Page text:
Immuno-Oncology Resource Center
Immuno-Oncology Resource Center
February 05, 2020
2 min read

CAR-natural killer cell therapy induces response in non-Hodgkin lymphoma, CLL

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Katy Rezvani, MD, PhD
Katy Rezvani

Natural killer cells transduced with chimeric antigen receptors induced high response rates among patients with relapsed or refractory CD19-positive non-Hodgkin lymphoma and chronic lymphocytic leukemia, according to results of a phase 1/phase 2 study published in The New England Journal of Medicine.

The anti-CD19 CAR-natural killer (NK) cell therapy also appeared safe.

“There is no clear standard of care once a patient with a CD19-positive tumor has relapsed multiple times ... [and] the outcome for these patients is dismal,” Katy Rezvani, MD, PhD, director of translational research in the department of stem cell transplantation and researcher in the division of internal medicine at The University of Texas MD Anderson Cancer Center, told Healio. “For the majority of patients enrolled in our study, a clear alternative standard of care did not exist. An allogeneic hematopoietic stem cell transplant may be considered for these patients, but only a minority will be eligible due to lack of a donor or the prohibitive toxicities related to the procedure.”

Previous studies showed CAR T-cell therapy directed against CD19 generates remission rates of 68% to 93% among patients with acute B-cell lymphoblastic leukemia, 57% to 71% among patients with CLL, and 64% to 86% among patients with non-Hodgkin lymphoma.

Rezvani and colleagues administered HLA-mismatched anti-CD19 CAR-NK cells derived from cord blood to 11 patients (median age, 60 years; men, n = 7) with relapsed or refractory non-Hodgkin lymphoma or CLL who received a median four (range, 3-11) previous lines of therapy. The NK cells had a retroviral vector that expressed genes encoding anti-CD19 CAR, interleukin-15, and inducible caspase 9 as a safety switch. Investigators expanded the cells ex vivo and administered them in a single infusion at one of three doses (1 × 105, 1 × 106 or 1 × 107 CAR-NK cells/kg) after lymphodepleting chemotherapy.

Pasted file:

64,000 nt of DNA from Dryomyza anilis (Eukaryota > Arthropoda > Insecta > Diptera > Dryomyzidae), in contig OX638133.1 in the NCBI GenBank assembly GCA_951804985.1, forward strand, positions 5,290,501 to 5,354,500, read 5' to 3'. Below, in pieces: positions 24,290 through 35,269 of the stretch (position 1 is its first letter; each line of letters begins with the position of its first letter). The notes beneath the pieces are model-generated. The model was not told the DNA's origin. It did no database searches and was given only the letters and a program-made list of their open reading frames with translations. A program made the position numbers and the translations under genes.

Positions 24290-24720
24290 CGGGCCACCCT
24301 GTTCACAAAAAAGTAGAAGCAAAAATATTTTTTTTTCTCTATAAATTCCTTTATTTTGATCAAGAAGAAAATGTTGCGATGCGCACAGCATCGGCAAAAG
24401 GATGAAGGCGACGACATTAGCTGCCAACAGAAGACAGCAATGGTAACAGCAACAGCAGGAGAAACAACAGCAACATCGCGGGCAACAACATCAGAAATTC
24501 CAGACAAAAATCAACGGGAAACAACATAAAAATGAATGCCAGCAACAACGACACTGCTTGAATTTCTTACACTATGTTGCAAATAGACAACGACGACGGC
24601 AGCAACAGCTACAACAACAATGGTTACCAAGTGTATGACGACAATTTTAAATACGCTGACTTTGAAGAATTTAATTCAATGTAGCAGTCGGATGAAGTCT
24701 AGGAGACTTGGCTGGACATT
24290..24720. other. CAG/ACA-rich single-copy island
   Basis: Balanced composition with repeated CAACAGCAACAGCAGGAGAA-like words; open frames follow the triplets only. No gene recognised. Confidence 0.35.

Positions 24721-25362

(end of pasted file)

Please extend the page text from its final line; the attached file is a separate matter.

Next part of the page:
Median follow-up was 13.8 months (range 2.8-20).

Results showed objective responses in eight (73%) of the 11 treated patients, seven of whom (four with lymphoma and three with CLL) achieved complete remission. One patient had remission of the Richter transformation component but continued to have persistent CLL.

Responses occurred within 30 days after infusion at all dose levels. The infused CAR-NK cells expanded and persisted for at least 1 year at low levels.

Patients who received the CAR-NK cells did not develop treatment-related cytokine release syndrome, neurotoxicity or graft-versus-host disease. Researchers also did not observe an increase in levels of inflammatory cytokines, including interleukin-6, from baseline.


“We don’t fully understand why [there were no serious adverse events],” Rezvani said. “We believe perhaps this could be related to differences in the inflammatory proteins that T cells and NK cells produce when they encounter their target.”

The maximum tolerated dose was not reached.

“The current trial is designed to enroll 60 patients with follow-up of 1 year [to] measure OS,” Rezvani said. “In addition, we are working with our commercial partner Takeda Pharmaceutical to develop a large multicenter study with the objective of obtaining FDA approval for our product.” – by John DeRosier

For more information:

Katy Rezvani, MD, PhD, can be reached at The University of Texas MD Anderson Cancer Center, Building 318, 1515 Holcombe Blvd., Houston, TX 12345; email:

Disclosures: Rezvani reports institutional research funding from Takeda Oncology. Please see the study for all other authors’ relevant financial disclosures.